Voyager April 2021
April 8, 2021
Every day, we write the future. Together, we sign it. Together, we declare it. We share it. For this truth marches on. Inside each of us.
In This Issue
There is no formula to invent a robust, learner-centered ecosystem that serves every young person well. To play within the context of invention requires mentally setting aside the structures, systems, and assumptions that allow the conventional system to persist.
“If I can just change this one thing, everything will fall into place” has never come true. When we try to change one, ten, or 100 things within the conventional system, there are hundreds more mutually reinforcing components that dilute the shift or threaten to take the effort that went into your innovative change-making efforts back to square one.
Let’s say you and your learning community recognize your organizational structure needs a refresh. New job titles and descriptions are written, unconventional hires are made, and a new summer training program is designed to prepare every adult for the upcoming academic year.
There is so much movement and energy; there is a real feeling that something new, exciting, and different is afoot. But, how should that “new” be described? What is it aimed at accomplishing?
Before recasting the organizational structure, was there a complete reimagining of the outcomes your learning community is aimed at producing with (not for) young people? Have young people, families, community stakeholders, university leaders, government officials, and business leaders been involved in those conversations? How were those stakeholders invited to leave behind what they knew to be “true” about what education and learning must be?
I jump straight to outcomes because it is the place from which all of the structures and systems that support the current K-12 education system are born from. When we choose to prioritize high GPAs and test scores, and increased high school graduation and college admission rates, we create the assessment and credentialing, public policy, funding, and school-centered models of today’s conventional system.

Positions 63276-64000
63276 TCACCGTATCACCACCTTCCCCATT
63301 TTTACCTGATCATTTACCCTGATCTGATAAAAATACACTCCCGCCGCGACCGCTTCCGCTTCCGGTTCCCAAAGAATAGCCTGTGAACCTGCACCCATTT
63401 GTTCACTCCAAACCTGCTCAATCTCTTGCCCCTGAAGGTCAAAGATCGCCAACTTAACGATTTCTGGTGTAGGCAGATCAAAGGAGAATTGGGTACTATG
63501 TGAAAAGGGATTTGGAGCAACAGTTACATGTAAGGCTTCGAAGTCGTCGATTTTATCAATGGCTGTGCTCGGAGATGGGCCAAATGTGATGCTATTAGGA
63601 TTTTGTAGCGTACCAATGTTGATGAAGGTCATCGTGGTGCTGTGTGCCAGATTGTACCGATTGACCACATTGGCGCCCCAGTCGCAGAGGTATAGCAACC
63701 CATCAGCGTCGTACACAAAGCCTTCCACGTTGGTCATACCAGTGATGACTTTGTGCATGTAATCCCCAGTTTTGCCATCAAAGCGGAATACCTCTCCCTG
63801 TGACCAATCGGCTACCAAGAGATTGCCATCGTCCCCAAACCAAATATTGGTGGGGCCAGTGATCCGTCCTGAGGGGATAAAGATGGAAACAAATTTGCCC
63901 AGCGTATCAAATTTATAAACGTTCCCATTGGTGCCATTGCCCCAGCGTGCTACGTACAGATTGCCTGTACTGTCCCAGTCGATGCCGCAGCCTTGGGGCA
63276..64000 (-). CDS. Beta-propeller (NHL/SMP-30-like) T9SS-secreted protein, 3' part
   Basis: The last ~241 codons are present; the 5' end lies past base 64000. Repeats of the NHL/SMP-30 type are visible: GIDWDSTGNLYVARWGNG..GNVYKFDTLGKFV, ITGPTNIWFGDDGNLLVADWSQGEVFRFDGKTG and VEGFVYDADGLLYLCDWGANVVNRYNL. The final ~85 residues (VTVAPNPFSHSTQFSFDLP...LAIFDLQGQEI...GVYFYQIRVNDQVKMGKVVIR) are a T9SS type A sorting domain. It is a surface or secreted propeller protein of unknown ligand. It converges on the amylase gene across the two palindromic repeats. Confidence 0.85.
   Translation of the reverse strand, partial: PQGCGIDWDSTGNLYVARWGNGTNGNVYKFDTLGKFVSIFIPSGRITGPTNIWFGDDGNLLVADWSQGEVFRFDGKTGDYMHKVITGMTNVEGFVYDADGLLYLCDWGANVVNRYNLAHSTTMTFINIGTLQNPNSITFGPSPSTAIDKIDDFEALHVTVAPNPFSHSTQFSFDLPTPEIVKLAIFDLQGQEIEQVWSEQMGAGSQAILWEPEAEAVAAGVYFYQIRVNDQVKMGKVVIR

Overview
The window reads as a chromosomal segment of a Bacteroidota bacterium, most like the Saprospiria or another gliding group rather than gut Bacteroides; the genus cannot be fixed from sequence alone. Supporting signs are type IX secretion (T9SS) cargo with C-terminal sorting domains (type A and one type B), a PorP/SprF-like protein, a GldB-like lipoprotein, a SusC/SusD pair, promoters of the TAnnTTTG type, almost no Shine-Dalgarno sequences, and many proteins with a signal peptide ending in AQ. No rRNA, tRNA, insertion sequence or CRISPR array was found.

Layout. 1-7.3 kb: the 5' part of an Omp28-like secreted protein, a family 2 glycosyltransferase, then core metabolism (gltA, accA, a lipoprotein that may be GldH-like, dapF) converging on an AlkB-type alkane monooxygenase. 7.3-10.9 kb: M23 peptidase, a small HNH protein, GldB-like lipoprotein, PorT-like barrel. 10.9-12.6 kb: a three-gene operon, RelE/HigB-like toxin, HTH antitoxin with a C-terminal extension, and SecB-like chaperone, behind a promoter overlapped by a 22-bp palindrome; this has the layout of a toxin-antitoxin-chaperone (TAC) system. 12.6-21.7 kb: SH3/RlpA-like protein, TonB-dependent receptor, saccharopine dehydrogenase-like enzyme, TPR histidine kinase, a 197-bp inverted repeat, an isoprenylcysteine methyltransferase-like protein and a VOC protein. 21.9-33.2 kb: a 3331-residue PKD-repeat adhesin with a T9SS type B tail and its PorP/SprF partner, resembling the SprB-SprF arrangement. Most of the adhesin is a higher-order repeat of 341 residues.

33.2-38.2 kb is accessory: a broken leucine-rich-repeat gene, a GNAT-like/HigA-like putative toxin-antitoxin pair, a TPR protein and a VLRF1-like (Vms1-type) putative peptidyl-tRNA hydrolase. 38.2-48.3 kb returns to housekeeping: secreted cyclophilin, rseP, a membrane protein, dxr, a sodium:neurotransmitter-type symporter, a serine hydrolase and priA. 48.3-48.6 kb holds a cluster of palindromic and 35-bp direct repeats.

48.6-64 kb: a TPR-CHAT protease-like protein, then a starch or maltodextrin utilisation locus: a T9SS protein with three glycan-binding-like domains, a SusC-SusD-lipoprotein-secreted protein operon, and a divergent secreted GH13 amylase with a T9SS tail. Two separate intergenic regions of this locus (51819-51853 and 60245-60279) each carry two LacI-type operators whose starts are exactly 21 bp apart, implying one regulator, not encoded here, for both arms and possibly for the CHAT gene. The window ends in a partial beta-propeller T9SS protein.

If you recast your organizational structure, what impact is that having on the non-exhaustive list above? How does it change the way you assess and credential learning? How does it influence how your learning environment allocates resources? How does it influence the way educators are prepared before you hire them and are supported after that?
I’ve said it many times before, and I’ll say it again. The enormity of transforming the conventional system to one that is equitable, community-based, and learner-centered can’t be overstated. But, when we choose to invent, when we choose to leave behind the assumptions about what must be “true” within an education system, we have the opportunity to create newly from a foundation of equity, community, and youth empowerment.
This freedom can still feel overwhelming. So much needs to be reimagined. But, at the same time, we would do well to remember the current system at one point did not exist. It too was invented from scratch. And, there were people then (who had very different aims) who thought it worth the challenge to bring their invention into existence. Why can’t we do the same and bring our invention into existence? An invention that honors the unique needs and aspirations of every child, family, and community. Why not us? Why not now?